My Overwhelming Conviction about Pres. Obama's DNC Speech
I disagreed with many people who were immediately disappointed with Pres. Obama's acceptance speech before the Democratic National Convention Thursday night. I loved it. I thought it was straightforward and honest and at times uplifting. It was uplifting enough that it lifted me up from my couch and over to my computer where I donated another $500 to the Obama campaign.
But the line of the speech wasn't an uplifting one—except in the sense that it was beautiful. It wasn't even Obama's. It came from Abraham Lincoln.
Here's what Pres. Obama said:
While I’m proud of what we’ve achieved together, I’m far more mindful of my own failings, knowing exactly what Lincoln meant when he said, 'I have been driven to my knees many times by the overwhelming conviction that I had no place else to go.'
God, that's beautiful. You don't even have to believe in God to know the feeling. We've all felt it. We can only imagine how a president in a time of crisis must feel it.
The quote comes from Noah Brooks writing in Harper's Weekly three months after Lincoln's assassination. Brooks was a journalist for the Sacramento Union, and, particularly because he didn't indicate the circumstances under which Lincoln said the line, some doubt whether Lincoln said it at all. If he didn't then Brooks is less hack than great writer, because it's a great line worthy of repeating.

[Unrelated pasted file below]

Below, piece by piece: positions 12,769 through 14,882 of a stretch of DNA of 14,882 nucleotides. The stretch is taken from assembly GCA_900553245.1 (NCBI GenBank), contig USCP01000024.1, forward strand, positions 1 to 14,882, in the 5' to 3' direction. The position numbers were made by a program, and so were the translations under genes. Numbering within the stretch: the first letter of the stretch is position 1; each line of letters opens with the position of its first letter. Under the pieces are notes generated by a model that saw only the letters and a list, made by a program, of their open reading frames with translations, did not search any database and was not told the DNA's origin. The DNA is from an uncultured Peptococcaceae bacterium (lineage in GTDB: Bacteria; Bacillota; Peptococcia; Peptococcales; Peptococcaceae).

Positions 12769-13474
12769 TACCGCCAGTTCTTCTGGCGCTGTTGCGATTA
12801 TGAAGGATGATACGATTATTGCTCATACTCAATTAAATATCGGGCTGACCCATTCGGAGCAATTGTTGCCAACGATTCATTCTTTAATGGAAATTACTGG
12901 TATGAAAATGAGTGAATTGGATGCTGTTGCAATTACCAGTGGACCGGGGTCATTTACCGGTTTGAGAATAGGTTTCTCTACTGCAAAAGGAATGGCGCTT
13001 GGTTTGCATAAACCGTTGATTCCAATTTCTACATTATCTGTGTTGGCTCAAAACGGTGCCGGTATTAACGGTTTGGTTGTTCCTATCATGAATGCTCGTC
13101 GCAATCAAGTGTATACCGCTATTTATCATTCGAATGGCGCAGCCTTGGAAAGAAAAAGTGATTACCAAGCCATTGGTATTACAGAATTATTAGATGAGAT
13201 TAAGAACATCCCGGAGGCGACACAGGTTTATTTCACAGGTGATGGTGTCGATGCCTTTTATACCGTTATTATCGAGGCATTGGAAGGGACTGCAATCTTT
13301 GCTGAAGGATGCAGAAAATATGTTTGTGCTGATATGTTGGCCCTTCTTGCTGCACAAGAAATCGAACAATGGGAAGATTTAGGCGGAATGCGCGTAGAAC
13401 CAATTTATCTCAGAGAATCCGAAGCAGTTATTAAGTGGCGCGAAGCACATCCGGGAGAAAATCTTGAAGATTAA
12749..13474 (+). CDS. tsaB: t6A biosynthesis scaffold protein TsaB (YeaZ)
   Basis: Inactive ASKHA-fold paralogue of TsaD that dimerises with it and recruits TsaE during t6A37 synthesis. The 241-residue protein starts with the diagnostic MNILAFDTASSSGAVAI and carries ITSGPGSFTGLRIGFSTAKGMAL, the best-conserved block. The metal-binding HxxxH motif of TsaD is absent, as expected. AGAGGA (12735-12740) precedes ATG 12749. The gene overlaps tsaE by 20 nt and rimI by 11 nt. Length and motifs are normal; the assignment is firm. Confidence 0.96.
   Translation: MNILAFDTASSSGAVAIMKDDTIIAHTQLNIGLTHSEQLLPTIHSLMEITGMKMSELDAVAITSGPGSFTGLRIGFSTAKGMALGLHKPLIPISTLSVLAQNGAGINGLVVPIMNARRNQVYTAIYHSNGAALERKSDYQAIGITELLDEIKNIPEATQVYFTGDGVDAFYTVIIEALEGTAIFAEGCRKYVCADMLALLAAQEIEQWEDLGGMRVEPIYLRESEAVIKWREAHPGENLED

It's one of our most fundamental and human images, isn't it? Man on his knees in times of crisis and despair. As soon as Pres. Obama said it, as soon as I began to play it over in my mind, I thought of two similar lines, one humorous, one spiritual.
This is the humorous version. It's from Saul Bellow's “Herzog”:
On the knees of your soul? Might as well be useful. Scrub the floor.
The other, more spiritual line, comes from U2's “Mysterious Ways”:
To touch is to heal - to hurt is to steal
If you want to kiss the sky, better learn how to kneel
We are driven down by the weight of the world; but in accepting our failings we are raised up. It's the low place we go to find hope.
Pres. Obama greeting tourists at the Lincoln Memorial in 2011. White House Photo.